Why is My Lawn Mower Engine Surging?

Why is My Lawn Mower Engine Surging

Imagine you are mowing your lawn on a typical sunny Sunday. You are halfway there and look behind to appreciate the evenly laid out grass. But as you continue to mow the remaining of the lawn, you start noticing your lawn mower engine surging. The lawnmower surge is too little to start with at the beginning. However, as you continue the mow, the surge starts getting stronger. 

The one thing you don’t want your engine to make is noise. Although you have opted for a noise-free lawn-mower in the first place, you notice your lawn mower engine surging. Noising out an engine cause concern and must be addressed immediately. So, if you hear your lawn mower engine surging, then we are here for you. This article will walk you through all the possible causes that contribute to a lawnmower surge. Finally, we will lay down some easy fixes you can implement to tackle this issue.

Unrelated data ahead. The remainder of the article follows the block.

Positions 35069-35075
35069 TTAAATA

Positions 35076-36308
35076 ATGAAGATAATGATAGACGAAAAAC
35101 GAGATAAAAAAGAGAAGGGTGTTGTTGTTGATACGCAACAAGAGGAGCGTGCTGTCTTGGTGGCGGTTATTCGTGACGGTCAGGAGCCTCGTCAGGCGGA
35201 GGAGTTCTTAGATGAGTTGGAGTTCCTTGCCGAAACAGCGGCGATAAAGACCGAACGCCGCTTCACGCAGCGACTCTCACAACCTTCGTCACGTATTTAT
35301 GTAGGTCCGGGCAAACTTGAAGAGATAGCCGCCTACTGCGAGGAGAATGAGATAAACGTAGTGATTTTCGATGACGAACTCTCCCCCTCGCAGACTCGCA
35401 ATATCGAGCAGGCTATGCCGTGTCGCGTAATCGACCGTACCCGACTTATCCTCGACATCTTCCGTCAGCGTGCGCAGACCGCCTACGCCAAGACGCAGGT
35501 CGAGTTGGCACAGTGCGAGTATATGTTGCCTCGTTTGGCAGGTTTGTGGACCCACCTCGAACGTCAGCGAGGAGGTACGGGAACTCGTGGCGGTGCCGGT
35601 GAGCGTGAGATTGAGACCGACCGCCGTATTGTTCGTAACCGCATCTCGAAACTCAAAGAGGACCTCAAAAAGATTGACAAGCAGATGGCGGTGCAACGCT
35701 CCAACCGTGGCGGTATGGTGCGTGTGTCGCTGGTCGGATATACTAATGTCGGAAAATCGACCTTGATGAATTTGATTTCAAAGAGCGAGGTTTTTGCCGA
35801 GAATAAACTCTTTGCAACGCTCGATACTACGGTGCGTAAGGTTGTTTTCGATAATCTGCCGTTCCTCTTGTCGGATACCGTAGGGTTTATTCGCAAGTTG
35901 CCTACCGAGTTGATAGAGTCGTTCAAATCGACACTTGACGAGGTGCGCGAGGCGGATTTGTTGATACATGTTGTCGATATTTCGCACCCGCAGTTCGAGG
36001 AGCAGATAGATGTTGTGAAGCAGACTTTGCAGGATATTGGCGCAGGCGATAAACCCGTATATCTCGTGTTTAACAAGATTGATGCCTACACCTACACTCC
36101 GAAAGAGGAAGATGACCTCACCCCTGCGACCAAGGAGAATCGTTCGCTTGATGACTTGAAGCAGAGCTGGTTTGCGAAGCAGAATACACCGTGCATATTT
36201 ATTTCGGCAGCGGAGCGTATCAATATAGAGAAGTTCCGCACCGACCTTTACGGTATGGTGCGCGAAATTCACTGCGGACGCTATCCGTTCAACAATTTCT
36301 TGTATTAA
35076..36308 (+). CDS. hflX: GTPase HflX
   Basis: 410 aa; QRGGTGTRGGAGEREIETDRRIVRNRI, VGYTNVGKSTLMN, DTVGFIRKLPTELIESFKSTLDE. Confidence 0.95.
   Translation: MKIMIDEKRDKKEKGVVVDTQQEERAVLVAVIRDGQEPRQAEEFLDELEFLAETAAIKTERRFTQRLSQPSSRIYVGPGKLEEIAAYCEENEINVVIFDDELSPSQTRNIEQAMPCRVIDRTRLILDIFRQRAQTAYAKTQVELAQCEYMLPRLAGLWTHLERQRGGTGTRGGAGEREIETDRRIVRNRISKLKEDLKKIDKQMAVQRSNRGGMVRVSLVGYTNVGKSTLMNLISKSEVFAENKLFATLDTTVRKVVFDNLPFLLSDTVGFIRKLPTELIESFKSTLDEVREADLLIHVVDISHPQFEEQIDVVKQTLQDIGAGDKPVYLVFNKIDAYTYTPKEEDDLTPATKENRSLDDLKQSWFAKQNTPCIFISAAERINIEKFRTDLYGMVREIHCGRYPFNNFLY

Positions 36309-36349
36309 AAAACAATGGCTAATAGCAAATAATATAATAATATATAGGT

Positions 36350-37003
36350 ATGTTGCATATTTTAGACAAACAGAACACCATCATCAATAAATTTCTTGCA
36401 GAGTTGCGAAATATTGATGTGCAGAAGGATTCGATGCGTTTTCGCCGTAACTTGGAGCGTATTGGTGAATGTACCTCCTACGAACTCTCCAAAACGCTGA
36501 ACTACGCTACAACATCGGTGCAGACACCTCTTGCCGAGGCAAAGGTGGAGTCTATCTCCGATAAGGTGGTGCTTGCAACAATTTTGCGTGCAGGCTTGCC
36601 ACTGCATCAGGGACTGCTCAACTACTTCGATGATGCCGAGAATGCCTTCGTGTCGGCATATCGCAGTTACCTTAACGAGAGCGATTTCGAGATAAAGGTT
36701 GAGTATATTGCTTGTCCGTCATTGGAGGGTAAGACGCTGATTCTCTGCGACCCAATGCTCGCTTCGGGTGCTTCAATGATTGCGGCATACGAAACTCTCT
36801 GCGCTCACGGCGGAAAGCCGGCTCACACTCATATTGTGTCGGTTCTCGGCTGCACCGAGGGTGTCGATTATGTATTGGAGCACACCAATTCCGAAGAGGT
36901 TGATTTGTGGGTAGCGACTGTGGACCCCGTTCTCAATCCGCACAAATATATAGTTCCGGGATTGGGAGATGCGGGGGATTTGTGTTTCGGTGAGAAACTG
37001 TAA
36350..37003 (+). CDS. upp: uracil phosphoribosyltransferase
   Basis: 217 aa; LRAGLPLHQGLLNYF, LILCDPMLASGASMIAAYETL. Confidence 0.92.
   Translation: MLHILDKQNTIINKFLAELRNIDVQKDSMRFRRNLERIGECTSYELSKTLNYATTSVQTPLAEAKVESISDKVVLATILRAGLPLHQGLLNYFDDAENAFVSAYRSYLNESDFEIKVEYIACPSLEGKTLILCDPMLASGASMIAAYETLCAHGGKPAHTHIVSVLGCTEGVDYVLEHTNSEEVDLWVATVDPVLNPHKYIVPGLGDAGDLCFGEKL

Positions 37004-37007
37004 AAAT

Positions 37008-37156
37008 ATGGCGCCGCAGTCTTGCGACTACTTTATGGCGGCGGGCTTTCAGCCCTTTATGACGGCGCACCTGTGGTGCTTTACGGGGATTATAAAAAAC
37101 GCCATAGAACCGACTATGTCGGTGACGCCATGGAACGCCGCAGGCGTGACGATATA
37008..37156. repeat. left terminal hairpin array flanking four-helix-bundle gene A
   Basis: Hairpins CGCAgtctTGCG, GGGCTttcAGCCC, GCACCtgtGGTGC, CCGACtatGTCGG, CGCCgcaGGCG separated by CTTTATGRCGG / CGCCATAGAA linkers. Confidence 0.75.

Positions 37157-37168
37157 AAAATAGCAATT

Causes Of Lawn Mower Surging

Knowing the probable cause behind your lawn mower surging is key to going ahead. Once you have known all the probable causes behind the issue, it becomes relatively easier to tackle the problem the next time it arises. One of the primary causes behind a lawnmower engine surge is a blockage in the fuel supply. If your mower is subject to regular use, dust or other particles may tend to enter the engine and block the fuel supply. But apart from the fuel supply blockage, here are some other probable causes that can contribute to the lawnmower engine surge